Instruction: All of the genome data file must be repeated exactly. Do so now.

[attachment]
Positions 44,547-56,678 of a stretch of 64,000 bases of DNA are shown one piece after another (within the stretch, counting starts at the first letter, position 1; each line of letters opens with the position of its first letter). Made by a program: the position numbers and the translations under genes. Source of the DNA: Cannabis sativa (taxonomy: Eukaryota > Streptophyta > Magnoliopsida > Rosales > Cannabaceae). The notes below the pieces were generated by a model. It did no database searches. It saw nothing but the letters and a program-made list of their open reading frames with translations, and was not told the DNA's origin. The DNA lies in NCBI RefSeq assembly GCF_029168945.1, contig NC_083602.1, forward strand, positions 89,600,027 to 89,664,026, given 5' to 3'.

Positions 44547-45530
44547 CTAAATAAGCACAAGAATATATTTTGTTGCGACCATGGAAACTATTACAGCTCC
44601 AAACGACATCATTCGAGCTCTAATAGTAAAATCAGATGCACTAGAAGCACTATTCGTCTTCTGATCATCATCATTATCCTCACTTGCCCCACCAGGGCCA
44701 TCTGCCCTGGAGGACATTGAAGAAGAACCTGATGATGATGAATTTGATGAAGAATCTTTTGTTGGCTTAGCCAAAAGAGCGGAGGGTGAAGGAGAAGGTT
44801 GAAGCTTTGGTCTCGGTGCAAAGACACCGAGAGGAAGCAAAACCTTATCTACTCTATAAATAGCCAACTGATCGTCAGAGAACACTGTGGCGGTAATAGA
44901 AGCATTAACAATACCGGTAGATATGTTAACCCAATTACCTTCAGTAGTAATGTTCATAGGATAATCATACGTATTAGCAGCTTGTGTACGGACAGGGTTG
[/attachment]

Positions 44,547-56,678 of a stretch of 64,000 bases of DNA are shown one piece after another (within the stretch, counting starts at the first letter, position 1; each line of letters opens with the position of its first letter). Made by a program: the position numbers and the translations under genes. Source of the DNA: Cannabis sativa (taxonomy: Eukaryota > Streptophyta > Magnoliopsida > Rosales > Cannabaceae). The notes below the pieces were generated by a model. It did no database searches. It saw nothing but the letters and a program-made list of their open reading frames with translations, and was not told the DNA's origin. The DNA lies in NCBI RefSeq assembly GCF_029168945.1, contig NC_083602.1, forward strand, positions 89,600,027 to 89,664,026, given 5' to 3'.

Positions 44547-45530
44547 CTAAATAAGCACAAGAATATATTTTGTTGCGACCATGGAAACTATTACAGCTCC
44601 AAACGACATCATTCGAGCTCTAATAGTAAAATCAGATGCACTAGAAGCACTATTCGTCTTCTGATCATCATCATTATCCTCACTTGCCCCACCAGGGCCA
44701 TCTGCCCTGGAGGACATTGAAGAAGAACCTGATGATGATGAATTTGATGAAGAATCTTTTGTTGGCTTAGCCAAAAGAGCGGAGGGTGAAGGAGAAGGTT
44801 GAAGCTTTGGTCTCGGTGCAAAGACACCGAGAGGAAGCAAAACCTTATCTACTCTATAAATAGCCAACTGATCGTCAGAGAACACTGTGGCGGTAATAGA
44901 AGCATTAACAATACCGGTAGATATGTTAACCCAATTACCTTCAGTAGTAATGTTCATAGGATAATCATACGTATTAGCAGCTTGTGTACGGACAGGGTTG